My second attempt was pure perfection (below). As for cutting on a slant like the G2, Bindu's instructions imply that it may be done if you shim the cutting wheel/turret with washers. The idea is to adjust the angle of the cutting wheel to match the slope of the bottle. Not only does it sound tricky, it sounds like another post! Which is why we're going to quit while we're ahead with the Bindu and go on to our next contender. 

Photo: DIY Maven

 

Don't forget:

CRL Professional Glass Cutter Oil is an ideal lubricant for making clean cuts. 

 

Ephrem's Bottle Cutter 

Honestly, when I took this little thing out the box, I wasn't terribly impressed. Formed sheet metal and no-wing nuts? Harrumph. Although it DID have 3 cutting wheels, which was nice. Also in the box were a candle, some emory cloth, and a small bottle of sanding compound. (Interesting.) Two of the nylon (or possibly UHMW) guide rollers and shoulder bolts were not attached to the unit. Since there were no assembly instructions, they could have been overlooked before shipment or perhaps they came apart in shipping.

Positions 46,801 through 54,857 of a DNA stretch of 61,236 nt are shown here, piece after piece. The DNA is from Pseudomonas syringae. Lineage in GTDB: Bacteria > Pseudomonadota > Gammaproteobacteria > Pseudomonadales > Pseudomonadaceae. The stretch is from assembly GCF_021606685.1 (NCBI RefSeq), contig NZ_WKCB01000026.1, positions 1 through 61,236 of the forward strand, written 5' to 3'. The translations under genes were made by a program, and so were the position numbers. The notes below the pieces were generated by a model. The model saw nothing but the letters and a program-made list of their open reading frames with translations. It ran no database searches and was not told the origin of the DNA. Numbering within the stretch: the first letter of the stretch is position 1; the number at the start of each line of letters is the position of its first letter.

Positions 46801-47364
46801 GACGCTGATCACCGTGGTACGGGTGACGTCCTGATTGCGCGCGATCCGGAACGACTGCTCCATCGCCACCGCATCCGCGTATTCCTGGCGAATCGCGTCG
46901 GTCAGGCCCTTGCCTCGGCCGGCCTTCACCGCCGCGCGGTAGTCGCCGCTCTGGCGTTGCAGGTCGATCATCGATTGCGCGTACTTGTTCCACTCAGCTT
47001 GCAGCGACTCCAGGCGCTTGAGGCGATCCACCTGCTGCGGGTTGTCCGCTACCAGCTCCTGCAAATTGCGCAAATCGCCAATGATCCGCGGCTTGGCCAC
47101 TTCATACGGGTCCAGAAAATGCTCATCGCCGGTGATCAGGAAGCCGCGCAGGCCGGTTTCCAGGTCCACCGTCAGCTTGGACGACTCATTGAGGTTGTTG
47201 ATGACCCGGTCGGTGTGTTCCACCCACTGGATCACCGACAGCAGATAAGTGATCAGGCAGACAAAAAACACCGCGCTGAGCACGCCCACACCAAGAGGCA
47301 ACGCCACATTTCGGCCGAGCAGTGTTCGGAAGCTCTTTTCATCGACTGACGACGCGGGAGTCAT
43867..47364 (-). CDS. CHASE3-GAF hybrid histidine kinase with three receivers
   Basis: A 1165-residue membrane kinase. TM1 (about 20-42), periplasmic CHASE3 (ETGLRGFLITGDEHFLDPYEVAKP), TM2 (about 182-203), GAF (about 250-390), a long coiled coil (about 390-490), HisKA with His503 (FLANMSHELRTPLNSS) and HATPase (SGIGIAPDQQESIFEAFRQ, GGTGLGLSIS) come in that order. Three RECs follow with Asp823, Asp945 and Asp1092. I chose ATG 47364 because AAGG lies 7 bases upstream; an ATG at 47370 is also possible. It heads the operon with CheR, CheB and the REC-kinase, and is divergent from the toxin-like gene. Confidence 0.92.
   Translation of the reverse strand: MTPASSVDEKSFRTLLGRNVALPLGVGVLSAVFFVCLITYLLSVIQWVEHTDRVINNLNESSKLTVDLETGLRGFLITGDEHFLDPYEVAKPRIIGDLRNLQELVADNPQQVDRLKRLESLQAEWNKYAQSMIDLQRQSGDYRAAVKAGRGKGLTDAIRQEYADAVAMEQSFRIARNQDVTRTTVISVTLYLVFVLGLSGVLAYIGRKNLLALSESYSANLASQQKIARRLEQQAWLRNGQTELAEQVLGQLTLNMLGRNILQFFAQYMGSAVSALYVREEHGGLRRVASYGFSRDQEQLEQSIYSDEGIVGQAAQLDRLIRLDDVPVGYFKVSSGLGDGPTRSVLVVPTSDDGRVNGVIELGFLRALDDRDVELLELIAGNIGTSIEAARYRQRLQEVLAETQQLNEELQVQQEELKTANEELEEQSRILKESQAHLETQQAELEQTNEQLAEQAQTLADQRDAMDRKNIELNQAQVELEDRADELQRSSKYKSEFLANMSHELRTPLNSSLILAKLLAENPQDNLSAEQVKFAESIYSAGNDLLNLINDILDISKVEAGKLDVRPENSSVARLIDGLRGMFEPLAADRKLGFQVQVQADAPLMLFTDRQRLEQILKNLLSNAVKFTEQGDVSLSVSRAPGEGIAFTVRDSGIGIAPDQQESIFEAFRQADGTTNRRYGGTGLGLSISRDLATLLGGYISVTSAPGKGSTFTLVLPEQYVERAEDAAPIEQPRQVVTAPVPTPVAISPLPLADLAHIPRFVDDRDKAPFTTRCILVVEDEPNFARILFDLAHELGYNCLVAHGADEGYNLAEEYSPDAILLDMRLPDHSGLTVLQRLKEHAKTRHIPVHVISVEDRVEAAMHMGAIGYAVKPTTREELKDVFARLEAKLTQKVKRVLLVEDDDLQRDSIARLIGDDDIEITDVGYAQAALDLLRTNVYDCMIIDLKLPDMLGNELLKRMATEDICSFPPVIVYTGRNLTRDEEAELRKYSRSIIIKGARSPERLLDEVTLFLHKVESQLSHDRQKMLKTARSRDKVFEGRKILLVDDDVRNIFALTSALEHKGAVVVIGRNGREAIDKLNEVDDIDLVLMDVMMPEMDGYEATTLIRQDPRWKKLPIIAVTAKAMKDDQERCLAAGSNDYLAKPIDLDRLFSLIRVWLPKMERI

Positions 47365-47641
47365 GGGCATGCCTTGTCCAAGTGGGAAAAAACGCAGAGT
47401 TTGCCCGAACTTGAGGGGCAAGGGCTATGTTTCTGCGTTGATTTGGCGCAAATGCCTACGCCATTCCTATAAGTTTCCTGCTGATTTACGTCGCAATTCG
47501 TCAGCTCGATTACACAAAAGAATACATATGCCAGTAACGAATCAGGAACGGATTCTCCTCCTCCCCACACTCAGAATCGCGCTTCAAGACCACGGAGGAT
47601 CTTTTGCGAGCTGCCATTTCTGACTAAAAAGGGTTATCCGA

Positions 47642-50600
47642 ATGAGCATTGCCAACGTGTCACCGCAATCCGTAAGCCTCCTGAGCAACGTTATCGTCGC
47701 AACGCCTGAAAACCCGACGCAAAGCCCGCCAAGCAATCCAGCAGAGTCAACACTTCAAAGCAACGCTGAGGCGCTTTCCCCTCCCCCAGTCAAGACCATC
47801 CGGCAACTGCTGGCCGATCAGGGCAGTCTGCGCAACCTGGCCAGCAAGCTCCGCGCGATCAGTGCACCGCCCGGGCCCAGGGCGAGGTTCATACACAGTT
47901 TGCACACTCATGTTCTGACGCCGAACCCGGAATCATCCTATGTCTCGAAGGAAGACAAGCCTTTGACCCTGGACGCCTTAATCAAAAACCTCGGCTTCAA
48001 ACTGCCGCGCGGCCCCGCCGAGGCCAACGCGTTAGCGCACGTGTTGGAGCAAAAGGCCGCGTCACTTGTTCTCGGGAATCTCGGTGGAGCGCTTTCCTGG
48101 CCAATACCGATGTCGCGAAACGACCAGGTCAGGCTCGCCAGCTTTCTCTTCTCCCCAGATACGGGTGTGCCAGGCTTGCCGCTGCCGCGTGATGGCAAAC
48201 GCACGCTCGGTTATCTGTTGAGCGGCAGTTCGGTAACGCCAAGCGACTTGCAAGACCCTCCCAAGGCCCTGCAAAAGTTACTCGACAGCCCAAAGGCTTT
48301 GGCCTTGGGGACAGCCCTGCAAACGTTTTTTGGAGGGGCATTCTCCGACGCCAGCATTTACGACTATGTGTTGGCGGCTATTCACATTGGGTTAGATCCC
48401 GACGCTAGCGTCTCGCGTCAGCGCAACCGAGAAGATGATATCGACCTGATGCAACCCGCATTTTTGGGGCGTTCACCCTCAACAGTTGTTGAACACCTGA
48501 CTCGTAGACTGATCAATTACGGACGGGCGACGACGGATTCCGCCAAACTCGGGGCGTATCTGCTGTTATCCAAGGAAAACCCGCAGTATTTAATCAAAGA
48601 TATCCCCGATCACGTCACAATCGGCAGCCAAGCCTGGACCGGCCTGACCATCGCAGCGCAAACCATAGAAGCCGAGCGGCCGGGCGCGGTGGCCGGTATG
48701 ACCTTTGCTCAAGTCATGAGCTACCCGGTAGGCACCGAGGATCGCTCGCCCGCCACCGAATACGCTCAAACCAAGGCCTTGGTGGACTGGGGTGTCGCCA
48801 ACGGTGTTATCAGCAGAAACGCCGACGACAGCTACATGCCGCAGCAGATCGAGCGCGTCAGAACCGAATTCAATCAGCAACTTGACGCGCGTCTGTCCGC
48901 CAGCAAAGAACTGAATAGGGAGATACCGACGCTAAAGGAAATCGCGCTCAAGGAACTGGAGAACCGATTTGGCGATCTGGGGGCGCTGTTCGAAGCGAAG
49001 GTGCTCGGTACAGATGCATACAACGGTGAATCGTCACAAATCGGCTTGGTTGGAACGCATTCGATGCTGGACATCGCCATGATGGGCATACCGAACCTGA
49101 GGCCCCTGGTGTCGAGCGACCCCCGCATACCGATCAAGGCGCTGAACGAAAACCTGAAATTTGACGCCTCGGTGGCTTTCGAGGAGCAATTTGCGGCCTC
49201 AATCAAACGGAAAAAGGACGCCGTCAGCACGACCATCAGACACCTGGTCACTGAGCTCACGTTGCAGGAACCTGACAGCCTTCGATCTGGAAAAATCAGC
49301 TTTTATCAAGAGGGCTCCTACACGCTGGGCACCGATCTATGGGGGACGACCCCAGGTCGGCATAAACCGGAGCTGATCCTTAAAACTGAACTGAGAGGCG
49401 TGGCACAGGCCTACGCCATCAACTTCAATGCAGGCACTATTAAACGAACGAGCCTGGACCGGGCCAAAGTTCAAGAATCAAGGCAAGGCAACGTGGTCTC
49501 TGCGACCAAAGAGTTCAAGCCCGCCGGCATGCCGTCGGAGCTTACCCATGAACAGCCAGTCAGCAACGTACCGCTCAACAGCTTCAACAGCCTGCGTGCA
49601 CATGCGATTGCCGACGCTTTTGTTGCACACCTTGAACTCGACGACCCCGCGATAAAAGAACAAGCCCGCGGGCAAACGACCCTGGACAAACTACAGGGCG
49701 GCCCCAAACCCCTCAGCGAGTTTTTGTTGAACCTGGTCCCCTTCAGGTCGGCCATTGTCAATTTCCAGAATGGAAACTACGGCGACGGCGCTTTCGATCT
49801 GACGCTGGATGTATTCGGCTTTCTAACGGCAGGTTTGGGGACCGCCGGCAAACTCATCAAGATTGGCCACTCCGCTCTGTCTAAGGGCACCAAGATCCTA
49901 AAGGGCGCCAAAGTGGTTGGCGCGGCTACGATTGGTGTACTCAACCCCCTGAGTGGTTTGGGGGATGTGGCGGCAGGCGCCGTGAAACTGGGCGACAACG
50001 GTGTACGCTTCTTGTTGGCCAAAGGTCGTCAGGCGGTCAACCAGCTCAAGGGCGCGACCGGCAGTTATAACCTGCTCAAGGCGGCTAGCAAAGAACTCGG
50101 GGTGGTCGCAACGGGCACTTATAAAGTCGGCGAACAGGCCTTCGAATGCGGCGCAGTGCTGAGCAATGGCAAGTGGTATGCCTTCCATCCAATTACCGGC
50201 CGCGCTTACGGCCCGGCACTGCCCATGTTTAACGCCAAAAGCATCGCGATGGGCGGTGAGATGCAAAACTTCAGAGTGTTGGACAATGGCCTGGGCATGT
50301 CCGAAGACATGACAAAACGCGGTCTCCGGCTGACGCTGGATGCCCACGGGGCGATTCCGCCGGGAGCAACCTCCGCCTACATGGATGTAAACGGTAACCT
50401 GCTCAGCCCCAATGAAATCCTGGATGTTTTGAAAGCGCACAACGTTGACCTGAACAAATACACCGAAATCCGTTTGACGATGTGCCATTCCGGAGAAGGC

Ephrems (not Ephrams) bottle cutter review
Photo: DIY Maven

No matter, as it was quite obvious where they went. 

 

The set up for Ephrem's was pretty easy. It was just a matter of loosening the bracket and adjusting for length. Again, since there was no wing-nut, I needed a pair of pliers and a screw driver to adjust the bracket. (Also note that the adjustment length isn't that long, so there are limitations of which to be aware. But for most applications, it should be fine.) Now, for my first attempt, and, yes, I used one of the G2 fails:

Photo: DIY Maven

Like its predecessors, I got a nice, even cut: